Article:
March Bloom: "Coach"

This month’s Blooming Good story honors the memory of Dave Coyne, founder of Twin Cities Running Club – TCRC, who passed away unexpectedly in January 2024. I spent several years running with this group that is open to all. Dave welcomed anyone who donned running shoes for any distance at any pace.

"Coach"

feet wearing sneakers on a path“Name again? Lacey Gold, you said?”

“Yes,” said Lacey, knowing what would come next. The inquisitor averted her eyes by bending to tighten her red Nike running shoes. Head down, she spoke her mind.

“I’m really sorry, Lacey, but we don’t. It’s difficult to accommodate. Other running groups may suit you better. Mine is for serious runners. Good luck,” and Nike woman sprinted off.

This wasn’t the first time Lacey found herself left behind when approaching a running group that billed itself as social, informal, non-competitive, and open to all.

Despite growing discouragement, Lacey let her parents talk her into trying one more group.

“We heard about a new one from friends who said the coach is different, really different.”

Lacey hoped they were right, but had her doubts.

The next Tuesday at 6:00PM Lacey exited her parents’ customized van and guardedly clumped across the street.

“Pick you up later honey,” and they drove off.

Lacey inched toward a circle of runners chatting on a grass patch near the pedestrian path. As she edged closer, the runners stopped chatting and smiled.

“Hey there, you’re a new face. What’s your name?, said the one who seemed in charge.”

“Lacey Gold.”

“Hey, like Olympic Gold, that’s great. I’m the TCR Coach, stands for Taking Care of Runners.”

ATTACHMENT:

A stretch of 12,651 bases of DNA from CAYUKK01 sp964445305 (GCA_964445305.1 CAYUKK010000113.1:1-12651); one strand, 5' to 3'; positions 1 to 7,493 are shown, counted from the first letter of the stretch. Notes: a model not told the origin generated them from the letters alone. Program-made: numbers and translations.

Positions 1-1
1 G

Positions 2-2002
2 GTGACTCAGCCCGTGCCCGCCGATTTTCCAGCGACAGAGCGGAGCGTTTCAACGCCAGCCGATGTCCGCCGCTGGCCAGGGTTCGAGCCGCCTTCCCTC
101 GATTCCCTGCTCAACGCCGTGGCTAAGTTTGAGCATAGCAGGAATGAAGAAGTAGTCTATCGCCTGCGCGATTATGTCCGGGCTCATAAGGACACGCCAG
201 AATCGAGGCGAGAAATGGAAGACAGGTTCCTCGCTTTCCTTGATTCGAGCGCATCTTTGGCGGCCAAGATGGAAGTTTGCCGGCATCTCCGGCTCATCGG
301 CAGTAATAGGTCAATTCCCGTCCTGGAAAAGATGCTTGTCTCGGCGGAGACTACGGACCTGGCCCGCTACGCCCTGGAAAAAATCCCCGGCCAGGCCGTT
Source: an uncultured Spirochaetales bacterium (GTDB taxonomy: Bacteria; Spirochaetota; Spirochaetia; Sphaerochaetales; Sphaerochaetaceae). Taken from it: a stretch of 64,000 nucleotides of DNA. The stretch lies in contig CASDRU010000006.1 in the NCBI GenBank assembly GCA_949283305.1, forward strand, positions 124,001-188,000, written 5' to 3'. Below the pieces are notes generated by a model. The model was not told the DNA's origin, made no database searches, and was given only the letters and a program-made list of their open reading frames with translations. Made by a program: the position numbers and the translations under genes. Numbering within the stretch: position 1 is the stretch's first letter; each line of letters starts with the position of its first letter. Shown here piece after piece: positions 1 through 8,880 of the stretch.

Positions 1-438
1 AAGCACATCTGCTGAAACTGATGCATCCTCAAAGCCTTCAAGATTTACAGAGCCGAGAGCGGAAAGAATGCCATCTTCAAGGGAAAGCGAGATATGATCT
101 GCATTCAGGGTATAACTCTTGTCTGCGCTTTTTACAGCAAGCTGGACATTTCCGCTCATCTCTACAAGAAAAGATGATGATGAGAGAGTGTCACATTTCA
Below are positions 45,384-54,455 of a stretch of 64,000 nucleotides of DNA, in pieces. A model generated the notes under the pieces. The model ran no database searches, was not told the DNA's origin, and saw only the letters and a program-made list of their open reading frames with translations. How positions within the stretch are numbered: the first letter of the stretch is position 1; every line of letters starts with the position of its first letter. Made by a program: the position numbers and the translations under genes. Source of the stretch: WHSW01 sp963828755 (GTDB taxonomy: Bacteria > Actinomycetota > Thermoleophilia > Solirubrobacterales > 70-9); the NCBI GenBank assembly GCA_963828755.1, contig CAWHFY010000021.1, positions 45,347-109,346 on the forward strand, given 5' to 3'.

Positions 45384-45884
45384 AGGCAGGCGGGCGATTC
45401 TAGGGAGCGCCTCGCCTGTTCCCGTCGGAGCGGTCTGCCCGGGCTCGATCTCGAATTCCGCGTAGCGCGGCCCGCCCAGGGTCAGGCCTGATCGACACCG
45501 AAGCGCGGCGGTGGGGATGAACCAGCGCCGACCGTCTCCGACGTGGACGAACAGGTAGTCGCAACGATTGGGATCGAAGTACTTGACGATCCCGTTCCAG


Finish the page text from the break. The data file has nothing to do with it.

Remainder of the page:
“Glad you found us.”“Welcome, Lacey,” the group said in unison.

“Okay, let’s review the somewhat consistent stuff,” the Coach said. “Meet here on Tuesdays for our regular river road loop, at the track on Thursdays for speed work, and on weekends, it’s a long run at varied locations. Sound good?”

Then the group strode out under the fall colors hugging trees along the Saint Paul side of the Mississippi River.

“Hey Lacey,” the Coach said while matching her stride near the back. She expected the inevitable conversation that always began with “I’m really sorry…”

Instead, she heard,” How about signing up for next Saturday’s 5K, if you haven’t already. We’ll all be there,” the Coach said, catching her eye.

“Me, a 5K, 3.1 miles, I don’t know?”

“Lacey Gold. I know you can.”

On race morning, Lacey warmed up with TCR before the Coach’s pep talk.

“Clear skies and no wind. Have a great time on your own pace,” he said. “See you at the end.”

The gun boomed at 9:00 AM. Runners raced through a gauntlet of well-wishers. The Coach gave high-fives to each TCR participant along the course.

At noon Lacey rounded the bend, saw the finish banner, and heard the Coach yell, “Go Gold, you’ve got this.” Lacey Gold crossed the finish line with her walker and a record-breaking smile.

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